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Clear the snow—not your bank account

The latest snow blower Ratings from Consumer Reports

Published: December 2012

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You can spend $2,500 or more for the biggest, beefiest snow blowers. But our tests of almost 50 models confirm that the most capable machines can power away 18 inches or more of heavy snow—and the icy plow pile that blocks your driveway—for less than $700.

We test snow blowers in snowy upstate New York and at our Yonkers headquarters, where, in the off season, we use a special mixture of wet sawdust to reliably mimic the wettest, heaviest conditions. Along with the bargains, we found some big-name disappointments. Here are the details:

Best for most. All snow blowers use a spinning auger to scoop up snow. Compact two-stage machines feature the driven wheels and snow-slinging impeller of larger, typically pricier models in widths of 24 inches or less. Fast clearing and the ability to tear through dense plow piles put the 24-inch Craftsman 88173, a CR Best Buy at $680, at the top of the pack. Spending a bit more for the Toro Power Max 724 OE 37770, $800, buys a discharge chute designed to recycle wet snow that might otherwise cause clogs. Added space inside also eliminates the pinch point that can injure or sever fingers, a common accident if you use your hands rather than a clearing tool to unclog the chute. But skip the Murray 1696047, $590, and Yard Machines 31A-32AD, $500; their subpar throwing distance means you may have to move the same snow twice to get it off your driveway.

For bigger jobs. Full-sized snow blowers are faster and clear a wide swath, good for larger driveways. The 30-inch Craftsman 88396, $1,200, worked almost as well as the Cub Cadet 930SWE 31AH95SU and costs $600 less. A thumb-controlled joystick moves the Craftsman’s chute without the usual crank or lever, and triggers disengage either drive wheel for easy steering. A larger impeller, however, helped give the Cub Cadet the edge. As with that of the Ariens 921013, $1,400, it measures 16 inches in diameter compared with 12 to 14 inches for most large models.

If you’re clearing a deck. Smaller, single-stage snow blowers rely on a rubber-tipped auger to pick up snow, throw it, and help propel the machine, saving weight and bulk. You can lift them onto a deck or porch, but they also require pushing in deep snow—unlike two-stage machines, which have driven wheels. And even top models such as the 21-inch Toro Power Clear 621 38458, $650, cost almost as much as a compact two-stage snow blower without performing as well. Two models to avoid: The Husqvarna STE621E, $650, and the similar Poulan Pro PR621ES, $450, which proved wimpier than even some electrics.

We also tested smaller corded-electric models such as the $200 GreenWorks 26032, which edged out Toro’s 1500 Power Curve and six other electrics. But we recommend sticking with gas for most jobs.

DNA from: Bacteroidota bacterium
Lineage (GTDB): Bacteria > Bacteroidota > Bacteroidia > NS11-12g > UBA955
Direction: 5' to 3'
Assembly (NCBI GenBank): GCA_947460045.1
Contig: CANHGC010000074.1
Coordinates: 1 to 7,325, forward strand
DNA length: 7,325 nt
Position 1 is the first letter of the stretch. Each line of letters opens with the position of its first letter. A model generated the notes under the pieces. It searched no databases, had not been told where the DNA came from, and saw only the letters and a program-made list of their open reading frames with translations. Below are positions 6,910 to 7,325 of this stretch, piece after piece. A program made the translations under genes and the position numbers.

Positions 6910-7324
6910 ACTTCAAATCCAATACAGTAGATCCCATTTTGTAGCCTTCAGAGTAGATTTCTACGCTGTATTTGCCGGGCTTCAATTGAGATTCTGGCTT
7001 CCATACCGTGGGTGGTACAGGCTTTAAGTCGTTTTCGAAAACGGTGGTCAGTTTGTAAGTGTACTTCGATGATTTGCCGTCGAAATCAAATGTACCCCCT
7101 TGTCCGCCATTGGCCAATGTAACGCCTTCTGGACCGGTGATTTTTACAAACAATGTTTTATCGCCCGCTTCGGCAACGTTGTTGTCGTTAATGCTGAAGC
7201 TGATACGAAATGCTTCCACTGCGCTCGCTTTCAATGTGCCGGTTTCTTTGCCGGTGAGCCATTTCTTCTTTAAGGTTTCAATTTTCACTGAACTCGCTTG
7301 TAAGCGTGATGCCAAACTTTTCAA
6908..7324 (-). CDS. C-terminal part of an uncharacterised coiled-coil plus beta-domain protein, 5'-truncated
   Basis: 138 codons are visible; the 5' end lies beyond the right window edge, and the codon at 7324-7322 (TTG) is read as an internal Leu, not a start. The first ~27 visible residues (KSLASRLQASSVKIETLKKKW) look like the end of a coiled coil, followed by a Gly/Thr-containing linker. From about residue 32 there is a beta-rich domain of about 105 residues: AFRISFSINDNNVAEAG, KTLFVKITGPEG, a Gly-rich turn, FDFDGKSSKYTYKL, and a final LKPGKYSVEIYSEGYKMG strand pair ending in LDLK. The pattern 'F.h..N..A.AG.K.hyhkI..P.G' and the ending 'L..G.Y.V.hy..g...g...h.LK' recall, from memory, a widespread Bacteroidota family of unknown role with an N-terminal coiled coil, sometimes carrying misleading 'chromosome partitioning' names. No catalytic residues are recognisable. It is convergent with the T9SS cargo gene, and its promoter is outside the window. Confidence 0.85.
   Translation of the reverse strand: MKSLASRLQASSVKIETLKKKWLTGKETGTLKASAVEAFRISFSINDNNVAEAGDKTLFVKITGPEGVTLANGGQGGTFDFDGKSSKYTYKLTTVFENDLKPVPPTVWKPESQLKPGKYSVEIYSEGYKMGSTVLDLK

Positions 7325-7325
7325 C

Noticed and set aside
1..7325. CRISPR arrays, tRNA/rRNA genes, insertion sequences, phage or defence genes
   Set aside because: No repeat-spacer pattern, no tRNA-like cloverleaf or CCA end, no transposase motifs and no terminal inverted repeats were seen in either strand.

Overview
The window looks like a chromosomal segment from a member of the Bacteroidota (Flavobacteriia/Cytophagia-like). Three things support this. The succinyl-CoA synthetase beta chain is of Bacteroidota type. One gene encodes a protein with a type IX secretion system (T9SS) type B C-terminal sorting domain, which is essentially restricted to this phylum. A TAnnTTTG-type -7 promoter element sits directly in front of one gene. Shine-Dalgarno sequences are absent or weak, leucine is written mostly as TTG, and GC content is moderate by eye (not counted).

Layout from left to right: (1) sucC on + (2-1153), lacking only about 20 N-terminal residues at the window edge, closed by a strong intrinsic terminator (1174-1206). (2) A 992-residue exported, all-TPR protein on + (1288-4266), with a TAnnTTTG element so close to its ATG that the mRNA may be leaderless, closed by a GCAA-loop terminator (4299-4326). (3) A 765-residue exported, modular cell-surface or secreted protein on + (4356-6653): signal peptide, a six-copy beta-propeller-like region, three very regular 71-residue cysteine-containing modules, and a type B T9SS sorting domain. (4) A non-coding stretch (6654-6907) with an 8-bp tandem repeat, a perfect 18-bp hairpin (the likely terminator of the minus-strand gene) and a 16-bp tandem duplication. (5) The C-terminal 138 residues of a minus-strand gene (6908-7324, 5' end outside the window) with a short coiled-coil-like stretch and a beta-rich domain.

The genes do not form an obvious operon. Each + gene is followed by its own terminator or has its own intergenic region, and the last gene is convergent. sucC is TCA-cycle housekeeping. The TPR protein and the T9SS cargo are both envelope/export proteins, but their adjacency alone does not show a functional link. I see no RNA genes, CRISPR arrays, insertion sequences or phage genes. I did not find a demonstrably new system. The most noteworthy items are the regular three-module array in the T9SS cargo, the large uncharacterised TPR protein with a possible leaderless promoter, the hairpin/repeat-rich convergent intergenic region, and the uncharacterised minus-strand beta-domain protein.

How to choose

Where two-foot storms are common, you’ll probably want the largest, widest snow blower. Otherwise, a smaller two-stage model should be more than adequate. Here’s what else to remember when shopping:

Look for easy steering. Two-stage models typically have handlebar triggers that let you disengage either drive wheel for easier steering. The John Deere 1028E, $1,500, has an auto-style differential that allows one wheel to spin more slowly for easier turns while keeping both engaged. That improves traction but also boosts the price. Many models 28-inch or wider have freewheel steering, which disengages the transmission from the wheels more cheaply than a differential.

Check the drive system. Most two-stage snow blowers have multiple ground speeds. Honda’s HS928K1WA, $2,500, and HS724WA, $2,200, have hydrostatic transmissions, which let you vary speeds smoothly without the usual shifts and jerks. But pushing this machine into the garage or shed with its engine off takes some serious muscle.

Look for friendly controls. Husqvarna’s 12527HV, $1,350, has “precision” hand controls you must push down to adjust. But doing that required lots of effort. We also found its steering triggers hard to reach when holding down the drive and auger controls.

Consider other work-savers. Most gas-powered snow blowers offer optional plug-in electric starting for use near an outlet—much easier than yanking a pull cord in cold weather. A headlight lets you work more safely after dark or early in the morning.

Features that matter
The right features make all the difference in how much your snow blower works with you to finish the job as soon and effortlessly as possible. Here’s what to consider:

Controls. Wherever you shop, check out floor samples. Be sure you're comfortable with the height of the handle and with the chute adjustment, which you'll be using frequently. Look for a dead man control—a critical safety feature that stops the spinning auger or impeller when you release the handlebar grips. A long handle on single-stage models or a joystick on two-stage models are among controls that let you quickly change the height and direction of the snow thrown from the discharge chute. A handlebar-mounted trigger release on two-stage models often eases steering by disengaging power to either or both drive wheels.

Speeds. Most two-stage snow blowers have five or six forward speeds (and one or two reverse) for the drive wheels compared with just one on single-stage models. A choice of speeds can help prevent clogs while you slog through heavy snow. Some machines offer as many as seven speeds, but we think that's overkill.

Electric starting. Most gas-powered models now come with plug-in electric starting for use near an outlet for the initial cold start, which is much easier than yanking a pull cord in cold weather. Once the engine is warmed up it will start much more easily with the pull cord.